Our digital enchantment team has brought the animated life of Witch Weekly on joomag.com to our tumblr as well! Check out the advert for Accio Real Estate Firm: from country cottages, to hidden row houses, to unplottable housing tracts, they’ll find the home of your dreams for you!

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When you think of tract homes, you think of houses that look the same: the same color scheme, the same style; homes that form two uninteresting walls on either side of a suburban street. That might be the case today, but nearly 60 years ago — at a time when “real” architects wouldn’t touch tract homes — one architect did everything he could to break the monotony. His name is William Krisel, and he’s being honored by a place whose look he helped define — Palm Springs, Calif.

The minute you see Krisel’s homes, you’re taken back to another era. They have distinctive angled roofs, high windows and desert color schemes with pops of rich gold or vibrant blue. They also have lots of glass and elegantly simple lines, a signature of all the houses in the city’s Twin Palms tract neighborhood. One of those homes belongs to Heidi Creighton, and she knows just what she has. She says it’s “a Krisel-designed home, and it would be classified as a Model A-3 sunflap flat-roof tract house.”

Meet The Architect Who Helped Bring Modernism To The Masses

Photos: Darren Bradley/Courtesy of Darren Bradley

This Women’s History Month, the National Museum of Women in the Arts wants to know: Can you name five women artists? Learn more about their #5WomenArtists campaign, and follow the hashtag all month long. 


This image is part of Martha Rosler’s House Beautiful series, which combines clippings from the home decor magazine with images of the Vietnam War.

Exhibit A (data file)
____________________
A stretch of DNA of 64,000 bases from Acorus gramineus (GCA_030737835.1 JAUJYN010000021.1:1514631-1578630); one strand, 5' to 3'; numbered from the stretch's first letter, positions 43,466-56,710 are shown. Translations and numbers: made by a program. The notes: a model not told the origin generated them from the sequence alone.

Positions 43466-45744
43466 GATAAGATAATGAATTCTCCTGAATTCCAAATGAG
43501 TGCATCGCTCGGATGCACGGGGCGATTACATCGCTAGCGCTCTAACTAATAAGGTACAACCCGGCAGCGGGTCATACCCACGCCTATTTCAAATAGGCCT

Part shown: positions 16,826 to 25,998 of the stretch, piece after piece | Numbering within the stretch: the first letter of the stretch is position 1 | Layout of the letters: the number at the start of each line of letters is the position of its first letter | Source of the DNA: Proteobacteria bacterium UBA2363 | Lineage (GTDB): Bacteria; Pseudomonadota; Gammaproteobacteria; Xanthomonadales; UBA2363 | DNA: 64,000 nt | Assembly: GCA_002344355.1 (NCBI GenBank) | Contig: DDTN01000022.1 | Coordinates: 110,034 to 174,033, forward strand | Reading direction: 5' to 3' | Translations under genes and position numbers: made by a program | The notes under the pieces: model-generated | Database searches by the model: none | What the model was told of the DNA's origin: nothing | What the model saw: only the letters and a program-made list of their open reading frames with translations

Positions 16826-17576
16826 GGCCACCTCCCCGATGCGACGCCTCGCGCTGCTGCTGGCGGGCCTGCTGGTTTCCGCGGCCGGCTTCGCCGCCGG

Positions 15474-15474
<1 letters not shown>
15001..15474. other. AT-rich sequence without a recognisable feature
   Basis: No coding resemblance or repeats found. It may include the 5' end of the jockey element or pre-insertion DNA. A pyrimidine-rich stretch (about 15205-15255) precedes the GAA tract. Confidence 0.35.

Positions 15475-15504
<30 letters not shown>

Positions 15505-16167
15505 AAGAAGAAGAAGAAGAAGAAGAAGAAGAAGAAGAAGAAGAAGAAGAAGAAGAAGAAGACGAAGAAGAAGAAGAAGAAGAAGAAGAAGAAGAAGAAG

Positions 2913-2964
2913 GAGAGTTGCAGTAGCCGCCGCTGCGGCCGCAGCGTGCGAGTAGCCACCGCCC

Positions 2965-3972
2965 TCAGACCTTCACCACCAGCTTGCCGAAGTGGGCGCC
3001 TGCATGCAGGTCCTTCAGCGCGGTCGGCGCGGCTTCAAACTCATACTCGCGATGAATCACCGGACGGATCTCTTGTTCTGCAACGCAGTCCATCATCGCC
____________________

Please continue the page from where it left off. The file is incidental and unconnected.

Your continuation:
[Martha Rosler. Tract House Soldier from the series House Beautiful: Bringing the War Home. c. 1967-72. The Museum of Modern Art, New York. © c. 1967-72 Martha Rosler]

Soft

When you were a kid, I’m sure this happened to you at least once: you were lost in a crowd, small and bewildered in a sea of giants. Suddenly, you saw your dad—relieved, you jogged to catch up to him and squeezed his hand. But when he turned around, a stranger’s face stared down at you instead. You spent a few seconds drenched in freezing panic before your real father ran over and hurried you away. You forgot about the stranger and that half-second of terror almost instantly.

Most kids forget, just like they forget the other minor horrors that make up childhood—the barking dogs, trips to the dentist, bikes crashing into bushes. I wish I could forget, and I wish that what happened to me when I was a kid was just a stupid thing I could laugh about. My girlfriend Sarah would tell me to not even write this, to let what’s in the past stay in the past. But I need to get this all down. I need to remember.

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anonymous asked:

What about the relationship between architectural style, climate, and practicality? Where I live in south-east Queensland, Australia, the architecture of traditional Queenslander houses is very different stylistically from "traditional" American houses, but they're beautiful and also designed well for the hot, humid climate, especially in a pre-airconditioning world. Many new tract houses seem imported from america, and totally unsuited to the climate, relying on air-conditioning. Thoughts?

What’s the same about Queenslander houses is also true of southern plantation houses in the United States- the porch was a big deal because you could be outside and still sheltered from the sweltering heat. Plantation houses also have tons of doors and windows so you could open them all up and get a cross breeze flowing through your house. Pretty efficient.

Super-Science Fiction, October 1959.

Cover by EMSH.

Ed Emshwiller (1925-900 was an illustrator whose work was ubiquitous in pulp science fiction magazines and paperbacks from the early 1950s to mid 1960s.

Surprisingly, he lived and worked in tract-housing suburb Levittown on Long Island–the polar opposite of the exotic, alien worlds he depicted on his canvases. He used his family and suburban neighbors as models for his otherworldly scenes.

In later life, he was a pioneer of digital animation.